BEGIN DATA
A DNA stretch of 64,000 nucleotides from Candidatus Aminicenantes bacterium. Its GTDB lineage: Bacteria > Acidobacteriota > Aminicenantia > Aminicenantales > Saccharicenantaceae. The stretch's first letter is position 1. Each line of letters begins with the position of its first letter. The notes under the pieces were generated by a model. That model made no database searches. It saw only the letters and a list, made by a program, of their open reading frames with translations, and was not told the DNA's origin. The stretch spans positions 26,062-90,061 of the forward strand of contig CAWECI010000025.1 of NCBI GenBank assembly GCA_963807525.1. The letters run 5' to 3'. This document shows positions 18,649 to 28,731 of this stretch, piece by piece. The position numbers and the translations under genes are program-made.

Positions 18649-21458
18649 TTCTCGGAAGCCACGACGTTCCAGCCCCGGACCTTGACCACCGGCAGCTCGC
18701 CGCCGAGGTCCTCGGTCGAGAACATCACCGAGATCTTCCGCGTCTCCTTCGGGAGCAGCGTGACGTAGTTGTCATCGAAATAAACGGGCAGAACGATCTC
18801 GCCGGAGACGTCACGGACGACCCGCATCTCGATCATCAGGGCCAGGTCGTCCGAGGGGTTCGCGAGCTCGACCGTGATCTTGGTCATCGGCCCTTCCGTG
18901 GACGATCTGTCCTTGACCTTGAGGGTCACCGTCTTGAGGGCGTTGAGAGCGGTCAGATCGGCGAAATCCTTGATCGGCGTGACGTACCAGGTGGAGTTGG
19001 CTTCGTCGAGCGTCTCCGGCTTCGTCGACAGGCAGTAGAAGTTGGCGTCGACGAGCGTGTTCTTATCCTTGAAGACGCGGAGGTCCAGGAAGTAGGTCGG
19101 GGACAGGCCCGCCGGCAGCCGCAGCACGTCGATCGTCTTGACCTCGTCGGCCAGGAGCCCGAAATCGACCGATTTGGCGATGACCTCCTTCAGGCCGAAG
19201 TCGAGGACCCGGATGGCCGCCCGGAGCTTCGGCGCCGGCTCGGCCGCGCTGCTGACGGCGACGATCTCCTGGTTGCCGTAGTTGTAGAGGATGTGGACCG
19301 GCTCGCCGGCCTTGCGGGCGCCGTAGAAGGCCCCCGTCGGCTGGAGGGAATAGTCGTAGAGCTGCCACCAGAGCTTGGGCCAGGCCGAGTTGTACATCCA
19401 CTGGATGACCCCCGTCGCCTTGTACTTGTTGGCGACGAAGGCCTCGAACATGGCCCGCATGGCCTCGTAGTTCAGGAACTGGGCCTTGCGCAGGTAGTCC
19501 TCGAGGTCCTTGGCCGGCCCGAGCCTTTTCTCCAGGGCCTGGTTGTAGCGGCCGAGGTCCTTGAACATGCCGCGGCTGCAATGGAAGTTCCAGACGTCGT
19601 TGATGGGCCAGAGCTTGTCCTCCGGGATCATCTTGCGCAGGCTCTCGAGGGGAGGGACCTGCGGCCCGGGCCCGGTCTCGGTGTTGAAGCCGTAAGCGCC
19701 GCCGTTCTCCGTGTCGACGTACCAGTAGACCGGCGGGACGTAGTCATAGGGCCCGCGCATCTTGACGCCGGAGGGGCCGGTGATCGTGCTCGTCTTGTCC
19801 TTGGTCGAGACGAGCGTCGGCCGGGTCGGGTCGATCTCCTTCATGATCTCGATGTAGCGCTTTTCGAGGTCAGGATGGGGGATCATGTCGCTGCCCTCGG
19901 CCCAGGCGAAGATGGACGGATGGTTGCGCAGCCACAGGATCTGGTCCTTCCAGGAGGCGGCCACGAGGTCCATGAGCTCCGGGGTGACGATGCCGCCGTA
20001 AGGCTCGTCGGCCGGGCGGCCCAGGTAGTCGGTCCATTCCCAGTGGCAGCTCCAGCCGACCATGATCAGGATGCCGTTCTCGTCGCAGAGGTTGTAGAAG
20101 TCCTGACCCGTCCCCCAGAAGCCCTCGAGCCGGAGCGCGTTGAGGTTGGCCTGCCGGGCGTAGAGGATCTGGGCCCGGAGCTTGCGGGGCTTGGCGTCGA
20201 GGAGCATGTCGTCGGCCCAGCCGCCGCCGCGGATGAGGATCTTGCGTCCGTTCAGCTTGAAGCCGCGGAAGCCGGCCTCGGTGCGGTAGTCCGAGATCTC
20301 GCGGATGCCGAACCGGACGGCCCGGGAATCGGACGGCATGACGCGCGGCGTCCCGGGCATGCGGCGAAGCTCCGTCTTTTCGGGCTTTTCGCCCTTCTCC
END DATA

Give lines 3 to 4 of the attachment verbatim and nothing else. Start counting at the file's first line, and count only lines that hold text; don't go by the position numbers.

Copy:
18649 TTCTCGGAAGCCACGACGTTCCAGCCCCGGACCTTGACCACCGGCAGCTCGC
18701 CGCCGAGGTCCTCGGTCGAGAACATCACCGAGATCTTCCGCGTCTCCTTCGGGAGCAGCGTGACGTAGTTGTCATCGAAATAAACGGGCAGAACGATCTC